Encyclopedia of the Black Death

by Joseph P. Byrne


Although scholars are reluctant to set percentage figures, it is generally agreed that of those infected with plague, more than 30%—and perhaps as many as 45%—died: as many as 25,000,000 to over 40,000,000 in Europe alone between 1347 and 1352. For the Christian and Islamic worlds, the combined figure over the longer span of this study is truly staggering.

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January 2012


Pages 429
Volumes 1
Size 7x10
Topics World History/Culture
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This encyclopedia provides 300 interdisciplinary, cross-referenced entries that document the effect of the plague on Western society across the four centuries of the second plague pandemic, balancing medical history and technical matters with historical, cultural, social, and political factors.

Encyclopedia of the Black Death is the first A–Z encyclopedia to cover the second plague pandemic, balancing medical history and technical matters with historical, cultural, social, and political factors and effects in Europe and the Islamic world from 1347–1770. It also bookends the period with entries on Biblical plagues and the Plague of Justinian, as well as modern-era material regarding related topics, such as the work of Robert Koch and Louis Pasteur, the Third Plague Pandemic of the mid-1800s, and plague in the United States.

Unlike previous encyclopedic works about this subject that deal broadly with infectious disease and its social or historical contexts, including the author's own, this interdisciplinary work synthesizes much of the research on the plague and related medical history published in the last decade in accessible, compellingly written entries. Controversial subject areas such as whether "plague" was bubonic plague and the geographic source of plague are treated in a balanced and unbiased manner.


  • 300 A–Z interdisciplinary entries on medical matters and historical issues
  • Each entry includes up-to-date resources for further research


  • Examines the social and cultural factors and effects of plague throughout the world
  • Provides both longer articles that cover trends and broad areas of interest as well as shorter entries focusing on specific people, cities, events, remedies, and responses
  • Covers both the Christian and Islamic worlds
  • Discusses the historical effects of the recurring plague during both the late-medieval and early-modern eras, from the 14th into the 18th century
Author Info

Joseph P. Byrne, PhD, is a historian and professor of honors humanities at Belmont University, Nashville, TN. Byrne wrote Greenwood's The Black Death and Daily Life during the Black Death in the Daily Life Through History series; and edited Greenwood's Encyclopedia of Pestilence, Pandemics and Plagues.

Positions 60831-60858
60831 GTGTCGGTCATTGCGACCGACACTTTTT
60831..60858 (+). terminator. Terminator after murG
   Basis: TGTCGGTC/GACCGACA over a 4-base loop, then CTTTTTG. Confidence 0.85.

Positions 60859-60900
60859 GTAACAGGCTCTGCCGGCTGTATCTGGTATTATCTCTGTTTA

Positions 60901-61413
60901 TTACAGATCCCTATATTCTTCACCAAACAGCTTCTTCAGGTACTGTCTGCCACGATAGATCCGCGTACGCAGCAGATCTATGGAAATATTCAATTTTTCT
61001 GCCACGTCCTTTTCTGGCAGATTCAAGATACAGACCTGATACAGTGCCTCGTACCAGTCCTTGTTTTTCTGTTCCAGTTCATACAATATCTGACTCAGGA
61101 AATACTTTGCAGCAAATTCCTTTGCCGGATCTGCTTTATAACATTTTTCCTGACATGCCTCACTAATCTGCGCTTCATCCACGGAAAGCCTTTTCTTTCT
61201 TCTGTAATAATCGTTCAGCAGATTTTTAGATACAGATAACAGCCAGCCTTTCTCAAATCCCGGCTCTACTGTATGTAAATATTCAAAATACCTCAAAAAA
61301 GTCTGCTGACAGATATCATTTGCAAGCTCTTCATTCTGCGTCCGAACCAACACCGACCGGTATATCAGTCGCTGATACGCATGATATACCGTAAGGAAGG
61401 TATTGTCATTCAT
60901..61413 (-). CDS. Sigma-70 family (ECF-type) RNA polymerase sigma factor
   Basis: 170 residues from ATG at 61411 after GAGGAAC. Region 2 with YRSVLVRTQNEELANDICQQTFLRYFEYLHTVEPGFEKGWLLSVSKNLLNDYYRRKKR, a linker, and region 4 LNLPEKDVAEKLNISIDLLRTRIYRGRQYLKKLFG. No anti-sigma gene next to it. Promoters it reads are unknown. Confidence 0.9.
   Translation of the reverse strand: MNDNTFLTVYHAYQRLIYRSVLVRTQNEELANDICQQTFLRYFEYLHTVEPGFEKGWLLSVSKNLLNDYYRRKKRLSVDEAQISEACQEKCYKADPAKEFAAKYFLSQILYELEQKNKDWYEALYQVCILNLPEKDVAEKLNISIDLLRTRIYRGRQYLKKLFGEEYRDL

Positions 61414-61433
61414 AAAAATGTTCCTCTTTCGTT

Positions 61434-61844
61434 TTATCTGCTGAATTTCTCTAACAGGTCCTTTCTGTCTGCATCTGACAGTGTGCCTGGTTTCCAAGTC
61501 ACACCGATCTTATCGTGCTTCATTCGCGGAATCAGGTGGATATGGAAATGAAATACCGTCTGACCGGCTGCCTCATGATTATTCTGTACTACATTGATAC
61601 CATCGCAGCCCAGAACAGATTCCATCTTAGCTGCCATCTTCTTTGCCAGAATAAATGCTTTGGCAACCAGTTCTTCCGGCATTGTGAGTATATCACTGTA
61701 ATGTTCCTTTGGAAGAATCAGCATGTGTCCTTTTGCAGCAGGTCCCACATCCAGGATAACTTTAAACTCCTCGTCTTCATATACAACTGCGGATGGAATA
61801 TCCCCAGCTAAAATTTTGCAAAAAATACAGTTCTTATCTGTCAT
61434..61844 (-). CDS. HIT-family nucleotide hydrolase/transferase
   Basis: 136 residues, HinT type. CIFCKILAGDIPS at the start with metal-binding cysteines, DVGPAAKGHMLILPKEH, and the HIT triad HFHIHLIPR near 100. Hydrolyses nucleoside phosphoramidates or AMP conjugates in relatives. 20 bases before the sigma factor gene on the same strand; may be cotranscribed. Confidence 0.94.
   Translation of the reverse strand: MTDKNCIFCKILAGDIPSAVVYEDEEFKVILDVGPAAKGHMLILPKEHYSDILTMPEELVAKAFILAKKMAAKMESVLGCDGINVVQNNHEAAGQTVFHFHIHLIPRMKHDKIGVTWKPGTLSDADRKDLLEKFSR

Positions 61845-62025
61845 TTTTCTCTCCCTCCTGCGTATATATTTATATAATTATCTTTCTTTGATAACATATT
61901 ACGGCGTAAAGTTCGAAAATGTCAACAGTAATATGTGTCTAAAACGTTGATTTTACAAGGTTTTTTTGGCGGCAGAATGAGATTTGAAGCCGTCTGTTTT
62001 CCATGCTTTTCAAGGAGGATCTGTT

"Joseph Byrne, a medievalist well versed in myriad aspects of the period, displays his command of the era by examining aspects of bubonic plague. His skill at humanistic analysis reaches a height in such topics as virgin soil disease, medical education, remedies, and repopulation. . . . Overall, the comprehensive A to Z entries, timeline, maps and illustrations, bibliography, glossary, and detailed index provide high school, public, and college and university libraries with a valuable tool for understanding one of Earth's most terrifying catastrophes."ARBA

"I found this a very interesting reference work which examines the profound effect the epidemic had on the social and political landscape in European and Islamic countries as well as changes in medicine, medical studies and government-controlled public health policies. . . . Overall, this is a work which I think expands knowledge of the plague, not just during the period of the official Black Death, but also by providing the context of all three pandemics, how each one relates to the other, and how society, biomedicine, public health and politics respond to these crises, and developed as a result. This book would be an excellent addition to academic e-collections, of particular interest to humanities students of all disciplines, and historians. Scientists studying the history of medicine and biomedicine may also find this useful."Reference Reviews

"This is a terrific subject encyclopedia. . . . This will be a very useful acquisition for academic libraries in particular, especially those at institutions with programs in medieval history, history of science, and the humanities. Highly recommended."Choice

"The work begins with a helpful list of entries by topic (among them, 'Arts and Literature,' 'Biomedical Causes and Issues,' and 'Religion') and a time line. Entries are short, running one to two pages, and cover the typical (Alchemy, Animals, Fleas, Mass graves and plague cemeteries) and the unexpected ( Abandonment, Purgatory, Sumptuary laws) as well as many of the notable people of the times. The writing is clear and straightforward. All entries conclude with a list of references, and see also references are included, where helpful. A glossary, an extensive bibliography, and a general index round out the work. This single-volume resource will serve as a good starting point for research on the Black Death."Booklist


2012 Outstanding Academic Title — Choice

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